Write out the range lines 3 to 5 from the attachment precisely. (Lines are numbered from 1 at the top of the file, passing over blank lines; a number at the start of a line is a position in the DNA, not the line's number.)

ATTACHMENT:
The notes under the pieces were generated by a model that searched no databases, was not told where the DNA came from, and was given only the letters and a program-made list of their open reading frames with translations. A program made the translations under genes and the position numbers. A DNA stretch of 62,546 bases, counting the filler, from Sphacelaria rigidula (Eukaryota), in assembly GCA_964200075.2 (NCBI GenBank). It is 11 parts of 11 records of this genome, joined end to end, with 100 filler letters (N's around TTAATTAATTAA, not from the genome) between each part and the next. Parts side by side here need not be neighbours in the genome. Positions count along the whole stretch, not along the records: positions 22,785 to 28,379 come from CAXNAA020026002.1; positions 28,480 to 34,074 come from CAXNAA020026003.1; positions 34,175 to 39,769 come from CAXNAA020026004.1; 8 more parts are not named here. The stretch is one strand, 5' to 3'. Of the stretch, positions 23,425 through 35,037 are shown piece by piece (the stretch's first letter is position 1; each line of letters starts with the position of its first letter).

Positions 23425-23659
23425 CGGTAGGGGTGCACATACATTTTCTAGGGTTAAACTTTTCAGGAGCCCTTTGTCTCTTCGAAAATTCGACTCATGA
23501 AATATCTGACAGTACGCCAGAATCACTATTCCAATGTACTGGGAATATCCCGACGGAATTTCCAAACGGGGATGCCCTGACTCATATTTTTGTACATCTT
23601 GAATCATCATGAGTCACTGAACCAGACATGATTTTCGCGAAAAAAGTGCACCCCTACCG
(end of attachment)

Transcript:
23425 CGGTAGGGGTGCACATACATTTTCTAGGGTTAAACTTTTCAGGAGCCCTTTGTCTCTTCGAAAATTCGACTCATGA
23501 AATATCTGACAGTACGCCAGAATCACTATTCCAATGTACTGGGAATATCCCGACGGAATTTCCAAACGGGGATGCCCTGACTCATATTTTTGTACATCTT
23601 GAATCATCATGAGTCACTGAACCAGACATGATTTTCGCGAAAAAAGTGCACCCCTACCG